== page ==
Corporate culture has many definitions. It could be described as psychology, attitudes, experiences and beliefs of a company. It is the specific collection of strong values that are shared by people and groups within an organization (Brand tool box, 2014). When you add a strong brand to an already strong culture you are left with what Carmichael (2014) would describe as a ‘dominant set of norms’.
Today the world probably faces the highest ever level of threat to security and safety. In recent years, there has been a steady proliferation of terrorism, insurgency, organised crime, extremist movements and others who are prepared to resort to violence against individuals, groups, property and assets (Horak, 2012). Losses of life, intellectual property, physical assets, reputation, brand and image can have a devastating impact on a business (Control Risks, 2014).
The issue that arises from this is how you then implement security strategy to combat the changing threats from the last decade when the culture in a company is so ingrained that employees either don’t want to try and understand the strategy or see no alternative to their current dominant set of norms. This naivety is then further reinforced by the fact that implementing the security strategy is unlikely to show any immediate financial gain and the reality is it will probably hinder the process of producing profit in the short term.
However, from a company perspective, when the security function is constantly planning for threats that so far haven’t come to fruition it doesn’t solidify your case for changing the current culture or dominant set of norms. It’s not until a catastrophic event that results in the losses as outlined by Control Risks that companies are willing to change their view on the current culture and incorporate security strategy to bring their companies into the twenty first century.
Imperative to changing this opinion and breaking the dominant set of norms is ensuring, as Briggs and Edwards (2006, p.97) highlight, the importance of 'not practising the dark art of security'. But instead educating the business on what you are trying to achieve and being transparent in the way you implement the security strategy. Whilst working cross functionally alongside other departments to ensure what you are doing compliments the overall aim of the business and adds value to the operation whether in the short or longer term. It’s not until you achieve this that a strong corporate culture and dominant set of norms will stop hindering implementation of a security strategy and vice versa implementing a security strategy will stop hindering a business moving forward.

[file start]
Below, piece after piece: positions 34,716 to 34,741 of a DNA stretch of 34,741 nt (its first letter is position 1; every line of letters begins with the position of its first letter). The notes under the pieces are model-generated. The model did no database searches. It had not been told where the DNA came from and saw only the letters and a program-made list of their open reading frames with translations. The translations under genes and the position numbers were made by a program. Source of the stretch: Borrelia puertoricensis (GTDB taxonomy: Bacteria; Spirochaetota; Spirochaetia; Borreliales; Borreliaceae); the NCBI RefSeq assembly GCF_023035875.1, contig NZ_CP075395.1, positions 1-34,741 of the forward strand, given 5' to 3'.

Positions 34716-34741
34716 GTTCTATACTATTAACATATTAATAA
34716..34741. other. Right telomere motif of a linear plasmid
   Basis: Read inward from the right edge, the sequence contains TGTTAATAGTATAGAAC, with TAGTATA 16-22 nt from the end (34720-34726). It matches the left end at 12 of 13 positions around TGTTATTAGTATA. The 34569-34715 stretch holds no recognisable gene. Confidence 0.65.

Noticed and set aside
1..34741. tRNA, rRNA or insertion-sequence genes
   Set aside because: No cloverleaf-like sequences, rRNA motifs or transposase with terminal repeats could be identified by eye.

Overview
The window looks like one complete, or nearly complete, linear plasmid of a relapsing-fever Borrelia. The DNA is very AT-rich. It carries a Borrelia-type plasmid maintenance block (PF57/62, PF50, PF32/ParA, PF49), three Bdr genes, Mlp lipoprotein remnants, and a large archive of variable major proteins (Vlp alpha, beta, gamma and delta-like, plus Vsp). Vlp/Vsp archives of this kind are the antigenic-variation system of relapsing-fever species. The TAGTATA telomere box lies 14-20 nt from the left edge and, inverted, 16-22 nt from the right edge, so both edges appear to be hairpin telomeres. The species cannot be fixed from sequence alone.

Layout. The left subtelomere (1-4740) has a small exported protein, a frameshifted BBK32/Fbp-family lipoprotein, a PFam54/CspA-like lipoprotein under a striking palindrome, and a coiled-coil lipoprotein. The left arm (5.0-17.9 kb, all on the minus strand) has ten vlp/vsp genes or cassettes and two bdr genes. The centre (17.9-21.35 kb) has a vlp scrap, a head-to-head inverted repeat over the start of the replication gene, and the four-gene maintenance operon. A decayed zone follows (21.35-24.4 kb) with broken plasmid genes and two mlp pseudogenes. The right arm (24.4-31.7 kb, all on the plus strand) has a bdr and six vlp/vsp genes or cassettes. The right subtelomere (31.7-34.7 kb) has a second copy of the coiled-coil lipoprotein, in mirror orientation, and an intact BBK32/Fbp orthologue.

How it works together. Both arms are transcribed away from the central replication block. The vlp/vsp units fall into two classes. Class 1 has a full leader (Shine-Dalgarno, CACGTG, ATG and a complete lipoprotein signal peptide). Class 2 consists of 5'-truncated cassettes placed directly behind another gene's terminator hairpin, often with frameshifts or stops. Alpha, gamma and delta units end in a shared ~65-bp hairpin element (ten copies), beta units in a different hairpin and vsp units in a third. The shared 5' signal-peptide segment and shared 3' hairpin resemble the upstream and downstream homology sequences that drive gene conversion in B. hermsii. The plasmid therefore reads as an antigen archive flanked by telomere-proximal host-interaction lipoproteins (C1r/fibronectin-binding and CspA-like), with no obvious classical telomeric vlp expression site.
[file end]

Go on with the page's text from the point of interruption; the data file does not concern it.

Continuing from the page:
Brand Tool Box. (2014) Brand Insights. Wit. Attitude. Blog [online]. Brand Tool Box. Available from: http://www.brandtoolbox.com/blog/strong-cultures-create-strong-brands/ [Accessed 30 December 2014].
Carmichael, E. (2014) CULTURE, EXAMPLES OF STRONG CORPORATE CULTURE. Evan Carmichael. Available from: http://www.evancarmichael.com/Human-Resources/840/Examples-Of-Strong-Corporate-Cultures.html [Accessed 31 December 2014].
Charlie, E. and Briggs, R. (2006) The business of security has changed from protecting companies from risks, to being the new source or competitive advantage. London: Demos.
Control Risks. (2014) Managing Security Risks [online]. Control Risks. Available from: http://www.controlrisks.com/en/services/security-risk [Accessed 31 December 2014].
Horak, K. (2012) The New Bodyguard A Practical Guide To The Close Protection Industry. Shrewsbury. Clear Water Publishing Ltd.